“It’s got a name, but it’s sure got a small niche in a small industry when you get down to it.”
— Frank Zamboni Jr., Frank J. Zamboni Company president
“We refer to it as the Kleenex syndrome.”
— Don Schlupp, marketing director
The child of Italian immigrants, Frank had lived in Utah, Idaho and California, before he moved to Chicago, Illinois, to attend trade school. Having completed that education, he returned to California and opened an electrical supply business, and then an ice making company.
But by then it was the late 1930s. War was breaking out in Europe and electric freezers meant that the ice manufacturing trade was quickly disappearing. Not sure what to do next, Frank and his brother decided that they would take the ice making equipment they owned, and instead of making ice for sale, they would make ice to skate on.
Though his electrical skills had served him well in his prior endeavors, they truly became inventive and entrepreneurial in the skating rink. Throughout the 1940s, Frank was constantly tinkering on the invention that causes us to know his name to this day, and that makes me pause and remember him now at the start of the National Hockey League season. From nearly the day that he opened his ice rink, he began to work on ways to avoid the expense and downtime that came from having to periodically resurface the ice. That task, necessary to keep the rink open and the skaters safe, took an entire team of men an hour and a half to complete.
Finally after years of work, at the end of the 1940s, Frank came up with his first working prototype of an automatic ice resurfacing machine. It included parts from a war-era Jeep, an Air Force light bomber, an oil rig and farm equipment. It was ugly, it was bulky, but it worked. Instead of shutting his rink down for 90 minutes and paying a team to manually resurface the ice, Frank could now accomplish the job himself in 15 minutes behind the wheel of his “Model A.”
He applied for a patent, which was awarded in 1953, and formed a company, to which he affixed his own name. That would likely have been the end of it, except for the interest of Olympic gold medalist Sonja Henie and the National Hockey League. They each saw the potential of improving their sport by quickening their ice resurfacing, and so they placed orders with Frank’s company to purchase his machines. Those machines carried Frank’s name — the company’s name — right across the front of every one of them, and almost immediately, the machine and the name became synonymous. The Zamboni was born.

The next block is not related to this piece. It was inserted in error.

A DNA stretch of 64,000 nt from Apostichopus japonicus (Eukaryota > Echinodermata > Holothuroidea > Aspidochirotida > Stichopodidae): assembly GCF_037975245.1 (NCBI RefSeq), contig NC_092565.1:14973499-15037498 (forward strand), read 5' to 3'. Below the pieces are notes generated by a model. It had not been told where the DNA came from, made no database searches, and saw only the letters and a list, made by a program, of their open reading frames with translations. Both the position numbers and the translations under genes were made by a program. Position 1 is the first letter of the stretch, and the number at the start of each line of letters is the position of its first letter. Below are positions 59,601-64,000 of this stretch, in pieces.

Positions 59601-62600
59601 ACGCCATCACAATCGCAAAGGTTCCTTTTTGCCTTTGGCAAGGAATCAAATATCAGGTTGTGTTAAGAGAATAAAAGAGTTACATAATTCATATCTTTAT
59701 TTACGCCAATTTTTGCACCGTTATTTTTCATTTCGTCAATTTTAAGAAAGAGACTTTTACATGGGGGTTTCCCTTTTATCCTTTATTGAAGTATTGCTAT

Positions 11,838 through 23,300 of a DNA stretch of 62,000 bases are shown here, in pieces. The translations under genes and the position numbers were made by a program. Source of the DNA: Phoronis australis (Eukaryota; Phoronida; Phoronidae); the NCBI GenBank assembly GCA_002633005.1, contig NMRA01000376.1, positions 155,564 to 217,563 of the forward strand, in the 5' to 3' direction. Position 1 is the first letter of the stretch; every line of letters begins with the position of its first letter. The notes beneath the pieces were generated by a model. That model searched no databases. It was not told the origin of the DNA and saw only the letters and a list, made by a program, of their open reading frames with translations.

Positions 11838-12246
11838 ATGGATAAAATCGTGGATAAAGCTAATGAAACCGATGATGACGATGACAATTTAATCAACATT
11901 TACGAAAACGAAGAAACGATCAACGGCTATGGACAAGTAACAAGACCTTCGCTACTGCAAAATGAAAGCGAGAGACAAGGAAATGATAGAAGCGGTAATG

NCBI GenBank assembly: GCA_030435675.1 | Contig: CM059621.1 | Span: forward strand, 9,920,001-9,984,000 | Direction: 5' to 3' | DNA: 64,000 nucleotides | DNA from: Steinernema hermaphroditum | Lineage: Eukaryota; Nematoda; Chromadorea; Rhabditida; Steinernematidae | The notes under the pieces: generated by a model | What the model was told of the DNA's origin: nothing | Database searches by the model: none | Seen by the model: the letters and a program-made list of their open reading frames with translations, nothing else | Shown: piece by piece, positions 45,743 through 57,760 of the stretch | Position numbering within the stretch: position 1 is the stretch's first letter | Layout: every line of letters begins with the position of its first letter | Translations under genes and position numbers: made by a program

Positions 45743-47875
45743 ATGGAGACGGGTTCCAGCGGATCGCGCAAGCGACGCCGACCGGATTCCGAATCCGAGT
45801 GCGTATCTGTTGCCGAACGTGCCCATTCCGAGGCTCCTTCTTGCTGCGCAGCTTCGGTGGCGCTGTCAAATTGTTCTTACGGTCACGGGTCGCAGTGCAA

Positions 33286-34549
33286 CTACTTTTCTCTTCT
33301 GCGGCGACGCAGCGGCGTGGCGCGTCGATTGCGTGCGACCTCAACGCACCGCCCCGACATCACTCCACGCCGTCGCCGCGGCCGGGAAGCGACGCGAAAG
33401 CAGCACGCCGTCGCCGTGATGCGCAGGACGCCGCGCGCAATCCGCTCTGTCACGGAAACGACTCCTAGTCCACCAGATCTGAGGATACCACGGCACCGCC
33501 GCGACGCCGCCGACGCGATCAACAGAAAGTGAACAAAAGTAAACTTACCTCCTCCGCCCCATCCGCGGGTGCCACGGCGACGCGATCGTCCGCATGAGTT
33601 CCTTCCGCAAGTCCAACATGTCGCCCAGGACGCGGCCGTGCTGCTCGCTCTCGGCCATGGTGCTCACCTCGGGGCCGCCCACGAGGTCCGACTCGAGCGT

Because the Frank J. Zamboni Company dominated the market for ice resurfacing machines in its early years, people began to call every such machine a “Zamboni.” The company’s lawyers were smart, though. They knew that the generic use of other company and product names had resulted in the loss of trademark protection through a process in which those terms became “genericized.” Aspirin, escalator, kerosene, laundromat, thermos, even heroin, were all originally protected brand names that no longer have any legal protection because they became the generic term for the product.
The Zamboni Co. has carefully brought lawsuits to protect against the name becoming generic. They have threatened or brought legal action against other ice resurfacer companies, ice rinks, media companies, and even a rock band, Two Man Advantage, that recorded a song called “Zamboni Driving Maniac.” The Connecticut-based indie rock band “The Zambonis” even pays a licensing fee to the company in order to get permission to use the name.
Zamboni ice resurfacing machines are surprisingly inexpensive (high-end models are in the $75,000-$100,000 range, but smaller models are much cheaper) and are long-lasting. The company hand builds about 200 units a year. But my favorite fact about Zamboni construction? Each new machine is first given a test drive down the residential streets of Paramount, California, just outside the factory.
You can buy a Zamboni, you can repair a Zamboni. You can write newspaper columns about the Zamboni. Just don’t use the word “Zamboni” to describe anything not built by the Frank J. Zamboni Co. — that would be a trademark violation.
David Hejmanowski is judge of the Probate/Juvenile Division of the Delaware County Delaware County Court of Common Pleas and vice president of the Board of Trustees of the Central Ohio Symphony.